How KFC turned a delivery crisis into a PR masterclass

I’m sure by now you’ve heard about the Great British Chicken Shortage and how the good people of the United Kingdom were deprived of that infamous secret blend of eleven herbs and spices… for a week or so at least.

On February 19, KFC announced that it had shut more than half of its 900 UK restaurants after problems with delivery caused the fast-food chain to run out of chicken…and the internet basked in the misfortune.

The initial response and reaction

After a banquet of memes, viral tweets and the woman who “’ad to go to Burger King!” snowballed across the web, KFC’s marketing managers knew they had to respond and a comeback operation was launched.

Riding on the initial public outcry, KFC did a great job in controlling the message and used various online and offline channels to not only apologise for the cock-up, but to keep the public well informed on how they were attempting to fix the issue. This included full page ads in all the national newspapers (as shown below) and these images sparked a wave of positive responses from the public.

The brand also took to social media to engage in some lighthearted repartee with its customers. KFC’s Facebook and Twitter feeds became populated with the latest information and were constantly filled with updates including the whereabouts of its chicken deliveries. This not only kept its customers informed but also quashed any rumours flying around about the brand being in turmoil.

The social media accounts also published regular Q&A content in a creative way, confirming information posted by the media. Then use of language like “gossip in the hen house” kept the tone playful and in keeping with KFC’s younger target audience, but it was also clear and informative.

Jumping on an empty bandwagon

KFC’s response across social media was a masterclass, but perhaps it was an opportunity missed for some of its competitors. There was little in the way of rivals hijacking the story to steal the limelight (where were you Nando’s?!) and if it wasn’t for Iceland coming in to save the day with some classic brand-to-brand banter, we would have been super disappointed. Here’s what the frozen food giant had to say:

Even This Morning ran a piece on how to make your own home-made bargain bucket yet from McDonald’s, there wasn’t a Chicken Legend mention in sight.

We Always Want What We Can’t Have!’

Although quiet on the competitor front, the breaking news of KFC running out of chicken caused a huge surge in public searches for “KFC near me”, with the largest search peaking on 19th February according to Google Trends data (this was closely followed by hungover New Year’s Eve party-goers clearly looking for a chicken-fix on January 1)

The story put finger licking chicken at the front of mind for consumers, with many searching online for their nearest fix. KFC took that on board and responded beautifully…


Reacting to this, KFC made great use of Twitter’s automated message system and launched #WheresMyChicken. Kentucky-fried lovers could simply private message the brand’s Twitter account and, using geo-location, Twitter would find the nearest KFC outlet and send directions. The tone was fun again with users encouraged to easily share the results (cleverly expanding the reach of the campaign and a simple but absolutely genius idea from KFC helped to drive customers back into its restaurants.

The hashtag also became the main hub for information, updates and the odd hilarious meme. In the first couple of days, the hashtag created 586,399 impressions on Twitter alone along with top related hashtags #nopatty #gutted and #settlingforfish. Interestingly, while 40 million more women visit Twitter than men each month, it was the guys who topped the use of the hashtag with 62% of men on Twitter engaging with the campaign. Men really do love their fried chicken!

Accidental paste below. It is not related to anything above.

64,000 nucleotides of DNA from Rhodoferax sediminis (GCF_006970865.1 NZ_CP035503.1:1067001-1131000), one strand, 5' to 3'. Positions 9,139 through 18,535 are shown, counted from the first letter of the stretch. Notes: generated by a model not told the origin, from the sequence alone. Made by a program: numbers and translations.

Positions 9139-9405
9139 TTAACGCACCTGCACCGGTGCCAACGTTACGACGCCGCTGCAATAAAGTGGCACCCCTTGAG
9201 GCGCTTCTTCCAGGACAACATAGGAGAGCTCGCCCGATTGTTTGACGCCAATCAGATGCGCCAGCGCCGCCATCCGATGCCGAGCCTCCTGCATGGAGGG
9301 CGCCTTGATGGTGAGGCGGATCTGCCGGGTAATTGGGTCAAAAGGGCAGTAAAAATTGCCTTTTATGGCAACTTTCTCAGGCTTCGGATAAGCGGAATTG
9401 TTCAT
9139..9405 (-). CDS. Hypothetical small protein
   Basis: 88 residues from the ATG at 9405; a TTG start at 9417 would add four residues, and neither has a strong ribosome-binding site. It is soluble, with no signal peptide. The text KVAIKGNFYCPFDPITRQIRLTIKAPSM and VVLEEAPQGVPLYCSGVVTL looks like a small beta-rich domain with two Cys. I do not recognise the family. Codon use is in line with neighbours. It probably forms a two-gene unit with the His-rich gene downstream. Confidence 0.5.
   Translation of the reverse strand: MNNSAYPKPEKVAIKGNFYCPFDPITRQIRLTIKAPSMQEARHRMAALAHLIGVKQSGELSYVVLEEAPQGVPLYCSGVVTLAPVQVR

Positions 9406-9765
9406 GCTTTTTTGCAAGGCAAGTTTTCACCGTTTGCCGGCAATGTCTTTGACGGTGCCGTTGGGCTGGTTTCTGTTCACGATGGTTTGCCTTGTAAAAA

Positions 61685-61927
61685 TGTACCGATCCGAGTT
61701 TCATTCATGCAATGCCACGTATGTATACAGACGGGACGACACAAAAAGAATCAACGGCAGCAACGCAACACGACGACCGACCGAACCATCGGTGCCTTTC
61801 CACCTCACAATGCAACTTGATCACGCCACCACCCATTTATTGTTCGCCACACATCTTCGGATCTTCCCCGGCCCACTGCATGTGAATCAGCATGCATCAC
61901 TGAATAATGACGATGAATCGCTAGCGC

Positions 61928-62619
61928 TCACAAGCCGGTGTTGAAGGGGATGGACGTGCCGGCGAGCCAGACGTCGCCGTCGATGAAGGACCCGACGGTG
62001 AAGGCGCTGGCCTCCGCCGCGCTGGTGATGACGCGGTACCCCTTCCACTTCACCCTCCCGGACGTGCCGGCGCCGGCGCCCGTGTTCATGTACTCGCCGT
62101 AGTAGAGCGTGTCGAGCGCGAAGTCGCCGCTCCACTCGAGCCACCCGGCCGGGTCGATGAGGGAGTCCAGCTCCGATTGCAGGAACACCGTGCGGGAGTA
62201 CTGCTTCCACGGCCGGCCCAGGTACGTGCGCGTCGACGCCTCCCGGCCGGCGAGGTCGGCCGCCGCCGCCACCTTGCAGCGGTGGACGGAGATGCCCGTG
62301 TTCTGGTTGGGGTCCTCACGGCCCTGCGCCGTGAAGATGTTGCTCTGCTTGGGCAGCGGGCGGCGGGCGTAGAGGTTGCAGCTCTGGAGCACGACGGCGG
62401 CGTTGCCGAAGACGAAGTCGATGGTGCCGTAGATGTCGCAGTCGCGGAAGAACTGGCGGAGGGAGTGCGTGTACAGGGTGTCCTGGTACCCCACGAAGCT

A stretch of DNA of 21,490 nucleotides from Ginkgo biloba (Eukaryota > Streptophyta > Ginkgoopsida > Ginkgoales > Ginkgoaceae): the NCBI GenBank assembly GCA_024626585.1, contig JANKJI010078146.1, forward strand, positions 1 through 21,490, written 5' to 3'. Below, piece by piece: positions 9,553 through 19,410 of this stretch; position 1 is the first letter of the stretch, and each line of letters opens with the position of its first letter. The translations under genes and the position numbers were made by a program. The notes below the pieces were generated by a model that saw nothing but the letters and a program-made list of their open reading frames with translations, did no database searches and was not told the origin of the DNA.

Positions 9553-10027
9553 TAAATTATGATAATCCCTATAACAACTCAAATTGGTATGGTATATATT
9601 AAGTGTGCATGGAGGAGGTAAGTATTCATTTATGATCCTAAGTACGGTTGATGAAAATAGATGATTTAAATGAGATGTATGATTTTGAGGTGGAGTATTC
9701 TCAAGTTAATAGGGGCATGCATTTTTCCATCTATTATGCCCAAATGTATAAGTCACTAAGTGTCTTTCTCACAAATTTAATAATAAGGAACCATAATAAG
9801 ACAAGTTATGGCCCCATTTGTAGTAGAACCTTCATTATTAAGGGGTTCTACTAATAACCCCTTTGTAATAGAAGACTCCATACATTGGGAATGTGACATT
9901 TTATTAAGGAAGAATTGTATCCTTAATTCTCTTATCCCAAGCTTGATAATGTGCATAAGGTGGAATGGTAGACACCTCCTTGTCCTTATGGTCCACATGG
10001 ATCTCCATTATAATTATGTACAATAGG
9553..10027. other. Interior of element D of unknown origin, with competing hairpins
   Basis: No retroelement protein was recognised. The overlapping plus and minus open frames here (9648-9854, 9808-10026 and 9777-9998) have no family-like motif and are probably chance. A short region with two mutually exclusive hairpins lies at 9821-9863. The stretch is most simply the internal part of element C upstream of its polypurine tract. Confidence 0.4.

The latest – “We’ve got the chicken but BYO gravy”

Just as we’d got to the bottom of our Bargain Bucket and thought the crisis was over, KFC announced that its restaurants had run out of gravy! Again, this was put down to delivery issues (probably with a large helping from the weather and the Beast from the East) and meant that most KFC restaurants were serving a ‘reduced menu’ in the days that followed.

Conspiracy theorists (and more than a few cynical PR practitioners) argued that the brand was milking the product shortage story for all that it was worth, but the media continued to lap it up and KFC remained one of the most talked about brands on the internet over a fortnight after the crisis first came to light.

Job done? Well, it remains to be seen. Some media outlets were reporting that KFC was losing up to a £1million a day when the vast majority of its restaurants were shut. That’s a big shortfall to make up, but given the perfectly executed response, it doesn’t seem as if the KFC brand will see any long-term reputational damage. If anything, it’s much more likely they’ll see a rise in demand so we’ll be watching with interest to see what comes next in the saga!

The KFC marketing team deserve a lot of credit for their response because they were honest, relatable, calm, and kept the public well informed throughout the issue. All the key elements of a successful crisis communications response.

If you followed the KFC crisis and have some thoughts you’d like to share with us, we’re all ears! Drop a comment in the box below or send us a tweet to @nobraineragency.

Gary Jenkins

Gary Jenkins

I’ve been a journalist and PR leader, working with high growth start-ups to complex multi-million-pound businesses for more than 20 years. My heart lies in landing brilliant international and national coverage for clients and helping take strategy through to delivery and seeing the results!

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